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After getting Globe Santa gifts as a child author gives back

Maria Marroquin, the author of "My Hair Is Magic," received gifts from Globe Santa as a child.  In October, she  helped raise funds for the program during an online book reading at the Boston Book Festival.
Maria Marroquin, the author of "My Hair Is Magic," received gifts from Globe Santa as a child. In October, she helped raise funds for the program during an online book reading at the Boston Book Festival.Maria Marroquin



For 65 years Globe Santa has been providing holiday gifts to Boston area children. In this time of heightened need, when 500 more families are seeking help this year, please consider giving by phone, mail or at globesanta.org.

Maria Marroquin remembers the magic of Globe Santa as a child. She recalls the excitement of ripping open a present, the anticipation of not knowing what would be inside.

One of six children, Marroquin had moved to the United States from Peru with her family a few years before her first Globe Santa gifts. Most of her Christmases up until that point didn’t include toys.

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“I do think sometimes as a child, as you start getting older, you start noticing the differences of what you have or what you don’t, and I think with Globe Santa, at least it helped kind of hedge that a little bit,” she said. “At least it made me feel better about something.”

Decades later, Marroquin is raising money for Globe Santa, giving back to an organization that she says gave her family so much.

Marroquin read her newly published children’s book, “My Hair Is Magic,” during a virtual program at the Boston Book Festival in October. All donations from the event went to the Globe Santa fund.

Her book is an “ode” to her daughter and her hair, Marroquin said, a lesson about being accepted and finding the language to describe and appreciate the things that make you different.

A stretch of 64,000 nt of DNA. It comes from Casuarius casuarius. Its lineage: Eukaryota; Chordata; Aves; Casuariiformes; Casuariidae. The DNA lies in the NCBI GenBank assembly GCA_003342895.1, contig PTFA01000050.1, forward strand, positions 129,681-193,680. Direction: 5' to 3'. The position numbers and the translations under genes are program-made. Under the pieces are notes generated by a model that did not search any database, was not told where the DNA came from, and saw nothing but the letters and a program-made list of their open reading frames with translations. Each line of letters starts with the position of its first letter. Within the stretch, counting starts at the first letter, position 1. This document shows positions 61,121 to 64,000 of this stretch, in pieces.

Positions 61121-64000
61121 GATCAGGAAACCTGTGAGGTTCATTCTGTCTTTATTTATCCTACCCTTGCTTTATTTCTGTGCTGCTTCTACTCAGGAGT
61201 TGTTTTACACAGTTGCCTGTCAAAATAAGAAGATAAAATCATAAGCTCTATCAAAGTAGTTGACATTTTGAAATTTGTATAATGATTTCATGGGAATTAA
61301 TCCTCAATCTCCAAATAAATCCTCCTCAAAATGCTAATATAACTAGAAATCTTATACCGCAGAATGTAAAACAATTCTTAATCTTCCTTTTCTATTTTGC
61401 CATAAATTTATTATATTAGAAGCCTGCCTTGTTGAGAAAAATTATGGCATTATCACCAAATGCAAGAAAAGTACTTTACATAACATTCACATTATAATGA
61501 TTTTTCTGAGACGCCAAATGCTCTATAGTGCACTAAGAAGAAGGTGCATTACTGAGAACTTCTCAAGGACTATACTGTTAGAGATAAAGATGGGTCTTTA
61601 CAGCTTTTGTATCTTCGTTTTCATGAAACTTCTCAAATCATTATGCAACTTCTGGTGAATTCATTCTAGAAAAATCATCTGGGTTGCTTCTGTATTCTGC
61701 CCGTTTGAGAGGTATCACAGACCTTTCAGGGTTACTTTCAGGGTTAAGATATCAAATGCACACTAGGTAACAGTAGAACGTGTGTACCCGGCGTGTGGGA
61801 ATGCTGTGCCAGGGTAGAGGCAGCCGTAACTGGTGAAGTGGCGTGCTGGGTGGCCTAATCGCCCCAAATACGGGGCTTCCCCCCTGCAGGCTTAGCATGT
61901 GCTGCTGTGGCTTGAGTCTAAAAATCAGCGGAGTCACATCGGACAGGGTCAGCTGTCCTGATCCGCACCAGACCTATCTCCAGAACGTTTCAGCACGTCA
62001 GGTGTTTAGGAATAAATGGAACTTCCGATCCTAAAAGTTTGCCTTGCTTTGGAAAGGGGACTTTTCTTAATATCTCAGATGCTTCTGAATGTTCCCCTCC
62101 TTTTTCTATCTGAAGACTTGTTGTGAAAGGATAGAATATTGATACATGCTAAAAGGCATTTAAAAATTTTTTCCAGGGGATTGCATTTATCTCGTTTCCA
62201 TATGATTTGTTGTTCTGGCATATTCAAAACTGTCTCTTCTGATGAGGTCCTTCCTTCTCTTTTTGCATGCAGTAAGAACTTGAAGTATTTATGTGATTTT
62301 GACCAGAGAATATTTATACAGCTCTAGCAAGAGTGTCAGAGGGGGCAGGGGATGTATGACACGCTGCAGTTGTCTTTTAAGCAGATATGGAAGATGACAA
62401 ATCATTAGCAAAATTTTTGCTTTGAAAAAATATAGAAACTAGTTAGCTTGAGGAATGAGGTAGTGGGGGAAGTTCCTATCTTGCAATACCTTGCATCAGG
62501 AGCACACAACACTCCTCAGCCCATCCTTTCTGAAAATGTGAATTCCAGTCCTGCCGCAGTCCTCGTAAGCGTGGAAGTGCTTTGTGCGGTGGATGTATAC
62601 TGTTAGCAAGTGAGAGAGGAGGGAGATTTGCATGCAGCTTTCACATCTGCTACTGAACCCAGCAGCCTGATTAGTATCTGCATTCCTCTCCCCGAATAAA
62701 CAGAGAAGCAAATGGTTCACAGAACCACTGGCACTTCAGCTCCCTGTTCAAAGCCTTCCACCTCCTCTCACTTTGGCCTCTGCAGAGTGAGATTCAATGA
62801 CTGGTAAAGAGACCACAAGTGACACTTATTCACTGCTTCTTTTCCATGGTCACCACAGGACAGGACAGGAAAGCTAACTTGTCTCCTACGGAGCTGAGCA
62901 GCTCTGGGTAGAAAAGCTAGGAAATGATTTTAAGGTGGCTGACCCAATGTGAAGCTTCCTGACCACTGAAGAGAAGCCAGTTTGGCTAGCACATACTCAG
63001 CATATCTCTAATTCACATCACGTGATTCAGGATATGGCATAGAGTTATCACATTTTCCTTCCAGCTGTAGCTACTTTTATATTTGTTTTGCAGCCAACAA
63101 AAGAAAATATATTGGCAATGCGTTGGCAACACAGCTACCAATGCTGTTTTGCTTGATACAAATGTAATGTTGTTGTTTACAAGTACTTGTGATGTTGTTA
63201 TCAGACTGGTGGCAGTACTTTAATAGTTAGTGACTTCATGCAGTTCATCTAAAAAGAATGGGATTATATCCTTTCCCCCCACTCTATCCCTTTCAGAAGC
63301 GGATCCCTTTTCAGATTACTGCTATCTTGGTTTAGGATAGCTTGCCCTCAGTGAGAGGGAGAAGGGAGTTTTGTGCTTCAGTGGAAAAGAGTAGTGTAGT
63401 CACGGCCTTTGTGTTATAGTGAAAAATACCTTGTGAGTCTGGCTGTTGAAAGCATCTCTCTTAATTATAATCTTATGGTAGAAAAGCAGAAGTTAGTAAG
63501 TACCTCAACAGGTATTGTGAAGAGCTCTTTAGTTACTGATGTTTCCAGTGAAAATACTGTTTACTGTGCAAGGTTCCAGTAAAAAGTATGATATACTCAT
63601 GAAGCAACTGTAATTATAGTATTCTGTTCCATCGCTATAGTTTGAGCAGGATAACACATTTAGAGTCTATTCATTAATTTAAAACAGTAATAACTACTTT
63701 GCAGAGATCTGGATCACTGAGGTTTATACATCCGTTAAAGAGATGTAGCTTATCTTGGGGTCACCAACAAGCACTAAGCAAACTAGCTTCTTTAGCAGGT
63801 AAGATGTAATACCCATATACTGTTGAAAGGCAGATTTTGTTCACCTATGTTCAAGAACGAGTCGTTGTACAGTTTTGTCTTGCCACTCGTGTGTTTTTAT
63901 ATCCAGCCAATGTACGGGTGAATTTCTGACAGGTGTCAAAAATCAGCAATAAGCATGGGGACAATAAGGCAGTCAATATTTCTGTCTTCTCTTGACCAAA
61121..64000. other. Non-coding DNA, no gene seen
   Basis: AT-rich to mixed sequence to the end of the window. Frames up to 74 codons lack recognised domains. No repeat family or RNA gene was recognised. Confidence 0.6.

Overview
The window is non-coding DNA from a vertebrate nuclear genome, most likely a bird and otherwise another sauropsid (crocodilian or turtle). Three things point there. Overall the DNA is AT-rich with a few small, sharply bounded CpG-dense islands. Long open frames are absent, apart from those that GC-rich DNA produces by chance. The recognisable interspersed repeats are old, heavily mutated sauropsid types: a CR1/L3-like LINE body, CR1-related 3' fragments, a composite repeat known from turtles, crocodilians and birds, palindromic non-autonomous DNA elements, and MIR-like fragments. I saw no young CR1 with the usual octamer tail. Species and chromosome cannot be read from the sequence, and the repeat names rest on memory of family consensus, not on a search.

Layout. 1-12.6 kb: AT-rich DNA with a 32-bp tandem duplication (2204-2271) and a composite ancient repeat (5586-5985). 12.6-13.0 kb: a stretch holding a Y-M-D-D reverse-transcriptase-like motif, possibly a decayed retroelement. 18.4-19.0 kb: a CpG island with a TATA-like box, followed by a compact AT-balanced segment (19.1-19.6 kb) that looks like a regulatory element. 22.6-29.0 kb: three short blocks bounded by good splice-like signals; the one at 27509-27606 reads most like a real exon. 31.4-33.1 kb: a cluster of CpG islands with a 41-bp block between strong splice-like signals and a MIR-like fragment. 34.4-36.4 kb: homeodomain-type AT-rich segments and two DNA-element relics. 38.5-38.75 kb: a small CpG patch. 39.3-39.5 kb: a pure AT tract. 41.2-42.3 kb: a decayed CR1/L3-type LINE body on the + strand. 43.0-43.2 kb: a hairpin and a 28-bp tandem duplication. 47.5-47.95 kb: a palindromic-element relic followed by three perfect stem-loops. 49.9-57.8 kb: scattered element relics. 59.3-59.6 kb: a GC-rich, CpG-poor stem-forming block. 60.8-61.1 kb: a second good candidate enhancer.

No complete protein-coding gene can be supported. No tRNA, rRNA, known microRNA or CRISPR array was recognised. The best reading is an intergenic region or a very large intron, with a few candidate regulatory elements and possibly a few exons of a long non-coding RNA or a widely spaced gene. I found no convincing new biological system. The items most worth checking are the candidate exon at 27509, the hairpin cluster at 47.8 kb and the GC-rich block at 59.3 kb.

And it was a fitting book to read at a benefit event for Globe Santa, Marroquin said, because appreciating differences goes beyond just hair. It’s also about understanding the different situations families go through and “the disproportion of what one family might get versus another,” especially during the holiday season.

“Life is a rollercoaster, and sometimes you’re able to [donate] and sometimes you’re not,” she said.

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Marroquin has been teaching her daughters, ages 16 and 7, about privilege and the meaning of giving back to the community, especially to families who have less than they do. The pandemic has highlighted the importance of helping others even more, she said.

“I do think especially during this time, people feel so isolated,” she said, adding that Globe Santa helps “families alleviate some of that pressure, and I think it also just, right now especially, helps people feel like someone out there cares.”

Marroquin said she’s grateful for the experiences Globe Santa gave her as a child and to be in a position now where she and her family can give back.

“It’s a very powerful feeling as an adult, thinking what you can do for another child or another family,” she said. “I am grateful just for any program where people are able to reach out to others especially in this time.”

Felicia Gans can be reached at felicia.gans@globe.com